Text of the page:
Michael Lebowitz Doesn’t Want To Kill Creative People

The last session on the opening day of the Cannes festival of creativity had to do battle with a jetlagged crowd and the early opening of the free bar (sponsored by Heineken), but Big Spaceship founder Michael Lebowitz got the crowd on their feet and thinking with this conundrum:

Who would you rather fight?

One horse-sized duck or a hundred duck-sized horses? Lebowitz used the question as a practical demonstration of how distributed creativity is a resource most agencies are leaving untapped and trapped in silos. By contrast, he described the approach his agency operates under as: “creativity is an obligation, not a vocation”. He then went on to use Tesla as an example of how radically re-organised companies are harnessing creativity to devastating effect.

Lebowitz did admit, however, that he had no actual working knowledge of how Tesla is structured. It may be early in the week, but I’m guessing we’ll see a lot more references to Tesla before we’re done. It’s well on its way to replacing Apple as the gold standard for “success” in presentations, motivational speeches, case studies and briefs, regardless of the specific topic.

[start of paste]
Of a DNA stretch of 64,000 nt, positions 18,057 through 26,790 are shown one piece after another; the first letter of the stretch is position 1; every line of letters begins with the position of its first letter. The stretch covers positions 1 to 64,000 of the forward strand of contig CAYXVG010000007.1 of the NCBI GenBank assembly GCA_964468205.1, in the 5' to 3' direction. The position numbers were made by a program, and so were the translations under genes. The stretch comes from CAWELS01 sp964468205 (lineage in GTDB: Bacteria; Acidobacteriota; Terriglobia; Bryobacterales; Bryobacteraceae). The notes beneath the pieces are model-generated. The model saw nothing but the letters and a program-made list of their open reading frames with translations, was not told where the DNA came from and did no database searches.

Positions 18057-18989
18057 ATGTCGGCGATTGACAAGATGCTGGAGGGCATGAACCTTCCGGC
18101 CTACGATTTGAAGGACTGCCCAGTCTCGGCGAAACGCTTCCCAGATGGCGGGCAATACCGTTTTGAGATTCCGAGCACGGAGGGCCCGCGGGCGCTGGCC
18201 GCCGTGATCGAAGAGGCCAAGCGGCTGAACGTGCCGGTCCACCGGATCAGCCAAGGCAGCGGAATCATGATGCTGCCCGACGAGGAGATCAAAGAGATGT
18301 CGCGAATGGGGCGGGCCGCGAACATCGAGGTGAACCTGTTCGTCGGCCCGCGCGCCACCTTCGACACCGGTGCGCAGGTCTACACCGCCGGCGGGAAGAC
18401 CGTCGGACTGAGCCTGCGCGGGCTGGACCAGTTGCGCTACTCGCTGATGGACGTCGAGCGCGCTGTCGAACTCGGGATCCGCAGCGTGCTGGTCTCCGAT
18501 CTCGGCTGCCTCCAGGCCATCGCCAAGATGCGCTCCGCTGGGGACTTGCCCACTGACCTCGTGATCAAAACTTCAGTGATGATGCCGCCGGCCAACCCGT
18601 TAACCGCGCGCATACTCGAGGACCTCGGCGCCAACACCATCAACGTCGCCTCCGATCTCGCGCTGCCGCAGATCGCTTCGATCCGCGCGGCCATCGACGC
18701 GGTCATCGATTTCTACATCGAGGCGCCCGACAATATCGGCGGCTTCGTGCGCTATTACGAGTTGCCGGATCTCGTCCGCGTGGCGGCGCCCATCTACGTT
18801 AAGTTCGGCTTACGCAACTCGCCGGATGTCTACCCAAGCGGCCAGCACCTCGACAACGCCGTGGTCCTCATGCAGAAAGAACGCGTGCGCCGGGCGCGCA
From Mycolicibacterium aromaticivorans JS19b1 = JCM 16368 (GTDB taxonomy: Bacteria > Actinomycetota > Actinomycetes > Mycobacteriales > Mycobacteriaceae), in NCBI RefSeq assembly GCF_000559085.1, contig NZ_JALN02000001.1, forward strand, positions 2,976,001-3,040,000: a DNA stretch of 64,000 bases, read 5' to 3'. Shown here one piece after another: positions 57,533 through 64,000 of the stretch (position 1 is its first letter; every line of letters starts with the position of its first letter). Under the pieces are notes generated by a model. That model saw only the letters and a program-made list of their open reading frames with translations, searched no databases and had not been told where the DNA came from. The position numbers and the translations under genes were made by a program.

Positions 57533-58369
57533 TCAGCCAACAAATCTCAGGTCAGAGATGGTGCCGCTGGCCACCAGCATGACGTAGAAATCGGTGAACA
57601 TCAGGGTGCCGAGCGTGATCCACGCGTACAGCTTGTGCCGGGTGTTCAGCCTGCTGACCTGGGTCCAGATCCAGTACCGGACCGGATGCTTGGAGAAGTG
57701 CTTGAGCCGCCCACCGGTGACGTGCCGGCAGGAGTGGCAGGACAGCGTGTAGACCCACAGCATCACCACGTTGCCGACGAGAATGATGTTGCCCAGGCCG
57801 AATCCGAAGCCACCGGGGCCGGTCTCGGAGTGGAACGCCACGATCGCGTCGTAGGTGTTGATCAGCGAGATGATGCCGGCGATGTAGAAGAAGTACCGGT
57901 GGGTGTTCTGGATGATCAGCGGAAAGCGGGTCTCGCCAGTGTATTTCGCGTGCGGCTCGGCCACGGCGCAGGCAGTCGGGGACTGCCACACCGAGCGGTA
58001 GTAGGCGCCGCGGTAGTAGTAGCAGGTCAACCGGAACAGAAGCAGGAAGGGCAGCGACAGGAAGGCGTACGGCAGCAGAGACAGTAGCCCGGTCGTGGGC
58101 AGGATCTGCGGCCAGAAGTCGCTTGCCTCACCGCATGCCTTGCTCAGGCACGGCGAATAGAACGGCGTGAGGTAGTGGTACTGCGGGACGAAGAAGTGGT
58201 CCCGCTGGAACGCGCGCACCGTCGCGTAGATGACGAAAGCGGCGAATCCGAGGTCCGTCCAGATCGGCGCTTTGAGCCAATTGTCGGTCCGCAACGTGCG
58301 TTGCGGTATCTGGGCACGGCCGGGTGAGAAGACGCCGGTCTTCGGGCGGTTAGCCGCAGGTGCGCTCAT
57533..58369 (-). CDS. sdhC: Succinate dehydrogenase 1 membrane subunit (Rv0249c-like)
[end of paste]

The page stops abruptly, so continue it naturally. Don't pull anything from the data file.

Putting distributed creativity into practice

Big Spaceship’s MO in its early days was “Let’s just figure it out” but he revealed a much more refined company philosophy with the crowd:

1. Define your purpose: if you’re a revenue driven organization, that’s all you’ll have to motivate your people with.

2. Culture matters: don’t fall into the trap of confusing amenities with culture. Free coffee at a job you hate, still sucks.

3. Build a framework: more empowering than rules, more creative than a dictatorship. Frameworks give ‘agency’ to the people in your agency.

4. Eliminate the “precious” idea: claims of ownership strangle the potential of creative ideas. No-one owns” ideas in Lebowitz’s agency.

The irony of actively eliminating idea ownership in an agency did not appear to be lost on this crowd, who are all gathered here this week primarily to see whose ideas will be awarded career-enhancing statues.

That is something which is common to the advertising and Hollywood industry – Ideas. However, Hollywood is more daring with the way an idea is used and/or credited. What can we learn from Hollywood’s Collaborative model? You’ll soon find out in the session by Bates CHI&Partners at Spikes Asia 2014.

Check updates of the Spikes Asia conference on ogilvydo here.

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